Indirect immunofluroescence confirmed the antigenic relationship between kotonkan and Obodhiang viruses and Mokola virus that had originally been shown by complement fixation test. This relationship suggests inclusion of these two arthropod isolates in the rabies subgroup of the Rhabdoviridae family. Cross reactivity with Mokola virus was also demonstrated by direct immunofluorescence but was easily eliminated when conjugates were diluted. No cross reactivities were found by neutralization tests or by surface immunofluorescence. Other than these immunological ties to the rabies serogroup, other biological characteristics of kotonkan and Obodhiang viruses were distinct. Maximum yield of infectivity of kotonkan and Obodhiang in cell culture was at 30 C, antigen usually filled the cytoplasm of infected cells diffusely, and syncytia were formed before severe cytonecrosis. By electron microscopy, virus particles and their nucleocapsids appeared cone shaped (mean lengths: kotonkan, 182 nm; Obodhiang, 170 nm). Viral morphogenesis took place on plasma membranes of cells in culture, mouse brain neurons, and inflammatory cells (macrophages) in brain lesions. All of these characteristics of the two viruses, and the known association of kotonkan virus with an acute, febrile illness of cattle in Nigeria, suggest a biological relationship with bovine ephemeral fever virus. The latter is known to exist in the same geographic area but exhibits no serological cross reaction with either kotonkan or Obodhiang virus. The question of whether these two viruses deserve placement in an expanded rabies subgroup (at the cost of a less precise definition of the subgroup) or in a separate subgroup (which would include bovine ephemeral fever virus) of the Rhabdoviridae family will only be answered by further physicochemical characterization and comparison.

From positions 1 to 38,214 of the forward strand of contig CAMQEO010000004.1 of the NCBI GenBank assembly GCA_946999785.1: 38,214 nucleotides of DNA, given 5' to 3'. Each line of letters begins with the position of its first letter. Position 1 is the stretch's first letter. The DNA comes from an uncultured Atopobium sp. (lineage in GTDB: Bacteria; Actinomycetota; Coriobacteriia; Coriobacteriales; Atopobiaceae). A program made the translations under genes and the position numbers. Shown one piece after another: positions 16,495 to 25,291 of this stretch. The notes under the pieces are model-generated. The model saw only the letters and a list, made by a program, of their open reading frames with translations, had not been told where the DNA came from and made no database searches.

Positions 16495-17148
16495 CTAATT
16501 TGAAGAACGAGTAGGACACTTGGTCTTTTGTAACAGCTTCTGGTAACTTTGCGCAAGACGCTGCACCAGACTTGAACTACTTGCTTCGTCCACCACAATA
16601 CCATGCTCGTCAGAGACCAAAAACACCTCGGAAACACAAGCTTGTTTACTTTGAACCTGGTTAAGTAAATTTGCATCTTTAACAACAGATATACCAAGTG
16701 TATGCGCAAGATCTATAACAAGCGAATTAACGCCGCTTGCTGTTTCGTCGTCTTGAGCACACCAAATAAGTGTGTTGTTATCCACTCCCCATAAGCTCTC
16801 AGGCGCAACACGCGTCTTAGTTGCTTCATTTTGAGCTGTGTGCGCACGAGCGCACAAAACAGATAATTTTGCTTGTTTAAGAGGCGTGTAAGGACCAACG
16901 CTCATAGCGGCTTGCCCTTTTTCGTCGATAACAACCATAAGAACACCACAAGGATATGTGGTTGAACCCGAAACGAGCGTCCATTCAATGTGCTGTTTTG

|Original language||English (US)|
|Number of pages||16|
|Journal||Infection and immunity|
|State||Published - Dec 1 1975|
ASJC Scopus subject areas
- Infectious Diseases